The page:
ChronosHub, Faculty of Science at University of Copenhagen, and the Royal Danish Library join forces in a new collaborative pilot project. The collaboration kicks off March 31, 2020 and enables researchers at University of Copenhagen to easily identify journals that are compliant with institutional agreements and their funders’ OA publishing requirements.
“In line with the push toward open access, researchers are often encouraged to publish their findings in OA journals but are faced with many challenges along the way. We are pleased to offer authors at University of Copenhagen access to the ChronosHub Journal Finder for journal identification and selection,” said Christian Grubak, Co-founder and CEO of Chronos Hub. “As part of the pilot, authors can also choose to use ChronosHub to submit manuscripts directly to thousands of journals and, through the automated publishing process, ensure compliance, pay publication fees, and report back to funders and their institution.
The Journal Finder includes more than 26,000 journals and enables authors to indicate their funding source(s) and for each journal, see if it is compliant with the funder’s open access policies. For each journal, the author can also see what the Journal Finder allows and offers as author choice (e.g. self-archiving rights and type of OA), as well as any specific conditions and APC amounts based on any institutional agreement between the publisher and the university.
University of Copenhagen will get access to all data and analytics on accepted articles in ChronosHub, and no longer need to go to the publishers’ different OA dashboards – and can monitor their agreements in one place.
”We are very pleased to be part of this pilot with ChronosHub. Our research staff already have a high number of rules they have to remember in their daily work and increasing focus on Open Access requirements from funding bodies adds to these demands. As such, we certainly hope that the collaboration with ChronosHub will provide our researchers with an efficient method for checking which journals are the best match in relation to their results and the stipulations of the organizations funding their projects, thus making their lives easier,” stated Inge-Sofie Sørensen, Head of Research & Innovation at the Faculty of Science.
“The goal of this pilot collaboration is to establish an up-to-date web service with just-in-time pre-publication information to researchers at The University of Copenhagen. It is an important and valuable step in the right direction to secure compliance with both current and upcoming funder requirements. We can now gather scattered sources of trusted publishing information in one place to the benefit of informed decision-making for the research communities’ choice of publishing venue,” said Michael Svendsen, Head of Department for Research Support, Copenhagen University Library at the Royal Danish Library.
“ChronosHub will enable The Royal Library – the National License Consortia to clearly communicate specific negotiated deals with publishers and to possibly strengthen the road towards the goals in the national OA strategy,” said Kira Stine Hansen, Deputy Director and Head of Copenhagen University Library. “In less than a year Plan-S becomes a reality for much funded research and at the same time, Europe is strongly aiming for an Open Science future. This is a huge change to current academic practice and calls for clear communication of high-level information to researchers. We see the collaboration with ChronosHub as a first step to support research in that direction”.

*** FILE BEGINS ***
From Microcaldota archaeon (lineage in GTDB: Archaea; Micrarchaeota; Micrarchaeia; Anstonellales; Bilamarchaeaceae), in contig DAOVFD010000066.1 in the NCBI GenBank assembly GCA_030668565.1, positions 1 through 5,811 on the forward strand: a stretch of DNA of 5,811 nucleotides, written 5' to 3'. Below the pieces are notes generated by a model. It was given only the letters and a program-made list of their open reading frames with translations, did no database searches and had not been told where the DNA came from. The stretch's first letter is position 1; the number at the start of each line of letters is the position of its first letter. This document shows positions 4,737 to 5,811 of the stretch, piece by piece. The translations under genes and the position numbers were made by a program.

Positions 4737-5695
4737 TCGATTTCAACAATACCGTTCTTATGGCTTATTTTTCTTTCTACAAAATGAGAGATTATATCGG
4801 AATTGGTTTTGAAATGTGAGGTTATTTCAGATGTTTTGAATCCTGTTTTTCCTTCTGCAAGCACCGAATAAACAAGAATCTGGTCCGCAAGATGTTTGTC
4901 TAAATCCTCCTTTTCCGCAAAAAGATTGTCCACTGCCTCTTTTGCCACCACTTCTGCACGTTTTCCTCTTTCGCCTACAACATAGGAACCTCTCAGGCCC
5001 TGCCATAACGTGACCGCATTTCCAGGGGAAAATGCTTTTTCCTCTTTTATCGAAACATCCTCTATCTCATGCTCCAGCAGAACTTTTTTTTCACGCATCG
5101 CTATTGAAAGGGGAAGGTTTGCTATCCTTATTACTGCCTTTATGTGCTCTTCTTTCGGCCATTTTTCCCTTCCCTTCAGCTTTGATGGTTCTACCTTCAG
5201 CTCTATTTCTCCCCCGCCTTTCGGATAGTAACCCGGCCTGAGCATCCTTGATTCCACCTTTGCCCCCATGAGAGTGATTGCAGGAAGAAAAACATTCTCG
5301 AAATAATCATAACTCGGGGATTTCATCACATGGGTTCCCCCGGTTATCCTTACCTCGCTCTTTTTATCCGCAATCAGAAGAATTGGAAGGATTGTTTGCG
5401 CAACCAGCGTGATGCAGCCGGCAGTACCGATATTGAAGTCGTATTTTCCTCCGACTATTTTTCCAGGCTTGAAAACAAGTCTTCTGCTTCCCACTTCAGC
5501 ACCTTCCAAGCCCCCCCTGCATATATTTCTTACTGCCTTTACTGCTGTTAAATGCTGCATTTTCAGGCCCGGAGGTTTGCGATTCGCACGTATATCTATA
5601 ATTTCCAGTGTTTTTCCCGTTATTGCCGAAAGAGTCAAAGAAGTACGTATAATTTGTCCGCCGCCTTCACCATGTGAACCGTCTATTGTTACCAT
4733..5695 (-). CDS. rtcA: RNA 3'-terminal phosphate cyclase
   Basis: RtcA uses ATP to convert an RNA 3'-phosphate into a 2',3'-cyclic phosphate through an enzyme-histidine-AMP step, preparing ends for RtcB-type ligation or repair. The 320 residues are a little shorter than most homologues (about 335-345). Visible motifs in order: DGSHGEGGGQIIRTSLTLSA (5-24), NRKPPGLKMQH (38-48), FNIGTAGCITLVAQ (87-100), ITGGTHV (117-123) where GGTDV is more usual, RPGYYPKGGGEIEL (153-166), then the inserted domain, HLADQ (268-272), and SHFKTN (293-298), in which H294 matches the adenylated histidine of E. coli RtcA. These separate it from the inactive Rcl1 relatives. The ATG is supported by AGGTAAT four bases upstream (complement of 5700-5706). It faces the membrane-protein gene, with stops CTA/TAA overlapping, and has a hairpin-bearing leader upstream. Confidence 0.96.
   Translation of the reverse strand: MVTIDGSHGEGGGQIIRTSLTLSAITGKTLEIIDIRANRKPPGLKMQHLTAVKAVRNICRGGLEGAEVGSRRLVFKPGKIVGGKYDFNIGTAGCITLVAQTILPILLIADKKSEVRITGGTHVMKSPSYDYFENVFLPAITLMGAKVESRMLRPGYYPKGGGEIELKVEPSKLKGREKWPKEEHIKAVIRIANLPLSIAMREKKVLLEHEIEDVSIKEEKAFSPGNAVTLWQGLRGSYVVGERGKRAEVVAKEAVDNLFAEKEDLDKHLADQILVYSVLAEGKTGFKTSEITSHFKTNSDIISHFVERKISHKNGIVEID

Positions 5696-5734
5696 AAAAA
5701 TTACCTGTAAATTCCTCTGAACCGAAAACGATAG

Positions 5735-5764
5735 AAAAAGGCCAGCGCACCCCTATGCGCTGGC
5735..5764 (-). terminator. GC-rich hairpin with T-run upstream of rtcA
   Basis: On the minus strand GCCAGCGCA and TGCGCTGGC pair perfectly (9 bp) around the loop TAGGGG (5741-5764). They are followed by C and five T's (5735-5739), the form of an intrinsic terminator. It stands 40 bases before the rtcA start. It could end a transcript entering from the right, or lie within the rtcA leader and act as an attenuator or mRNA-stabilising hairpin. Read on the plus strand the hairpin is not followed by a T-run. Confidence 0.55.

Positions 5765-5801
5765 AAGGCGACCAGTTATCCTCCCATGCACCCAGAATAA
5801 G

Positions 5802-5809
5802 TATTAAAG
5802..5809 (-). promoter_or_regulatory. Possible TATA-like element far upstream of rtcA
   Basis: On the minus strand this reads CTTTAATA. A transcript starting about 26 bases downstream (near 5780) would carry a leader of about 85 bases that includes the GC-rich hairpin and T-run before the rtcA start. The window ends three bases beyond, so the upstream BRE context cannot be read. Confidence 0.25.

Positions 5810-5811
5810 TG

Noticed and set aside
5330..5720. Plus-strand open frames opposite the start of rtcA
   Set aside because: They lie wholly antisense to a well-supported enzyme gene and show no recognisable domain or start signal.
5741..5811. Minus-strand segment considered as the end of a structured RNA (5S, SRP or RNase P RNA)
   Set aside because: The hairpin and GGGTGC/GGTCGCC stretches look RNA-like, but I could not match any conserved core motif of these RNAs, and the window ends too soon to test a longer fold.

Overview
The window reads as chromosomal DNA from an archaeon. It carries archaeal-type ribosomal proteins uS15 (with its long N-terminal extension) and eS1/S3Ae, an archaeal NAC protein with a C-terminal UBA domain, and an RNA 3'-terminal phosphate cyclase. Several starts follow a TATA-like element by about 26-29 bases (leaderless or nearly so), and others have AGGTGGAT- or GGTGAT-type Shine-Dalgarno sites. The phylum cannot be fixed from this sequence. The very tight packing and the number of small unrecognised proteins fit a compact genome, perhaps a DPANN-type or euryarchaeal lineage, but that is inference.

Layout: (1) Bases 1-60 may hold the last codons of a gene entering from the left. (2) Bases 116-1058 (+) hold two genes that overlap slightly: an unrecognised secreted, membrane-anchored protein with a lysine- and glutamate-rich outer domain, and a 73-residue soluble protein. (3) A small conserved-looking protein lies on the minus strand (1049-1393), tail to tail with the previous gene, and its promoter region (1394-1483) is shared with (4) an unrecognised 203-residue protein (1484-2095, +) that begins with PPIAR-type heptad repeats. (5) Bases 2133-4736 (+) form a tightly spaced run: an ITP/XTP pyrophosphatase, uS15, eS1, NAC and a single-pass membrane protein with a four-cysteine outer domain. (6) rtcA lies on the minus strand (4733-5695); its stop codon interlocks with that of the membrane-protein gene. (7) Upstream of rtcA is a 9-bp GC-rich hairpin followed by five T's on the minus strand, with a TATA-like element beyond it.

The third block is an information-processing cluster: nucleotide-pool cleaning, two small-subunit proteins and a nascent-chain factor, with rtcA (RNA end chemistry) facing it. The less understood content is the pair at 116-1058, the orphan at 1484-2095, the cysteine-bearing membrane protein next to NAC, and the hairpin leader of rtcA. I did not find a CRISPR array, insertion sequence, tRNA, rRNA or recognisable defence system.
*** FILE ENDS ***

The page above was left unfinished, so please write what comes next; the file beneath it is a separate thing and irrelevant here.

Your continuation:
Headquartered in Copenhagen, ChronosHub is an online platform that meets the need of all stakeholders in the research community: researchers, funders, institutions, and publishers. It enables researchers to easily identify journals that are compliant with their organization’s publishing requirements and helps funders & research institutions manage their publishing mandate compliance and repository submissions while providing unique reporting and insight without the burden of costly administration.
The Faculty of Science at the University of Copenhagen – or SCIENCE – is Denmark’s largest science research and education institution with 4,000 employees and 9,700 BSc and MSc students in 12 departments and the Natural History Museum of Denmark. The Faculty has an annual budget of DKK 3 billion.
The Faculty’s most important task is to contribute to solving the major challenges facing the rapidly changing world with increased pressure on, among other things, natural resources and significant climate change, both nationally and globally. At the same time, the Faculty must contribute to generating economic growth and, thus, ensure our welfare in society. This must take place in close cooperation with the business community and public authorities, organizations and other universities, both in Denmark and abroad.
The Royal Danish Library is the national library of Denmark and the university library of the University of Copenhagen. In 2017 it merged with the State and University Library in Aarhus to form a combined national library. It is among the largest libraries in the world and the largest in the Nordic countries. Copenhagen University Library supports 5000 researchers and 39.000 students and provides world-class services and access to digital and physical information and modern learning- and study facilities.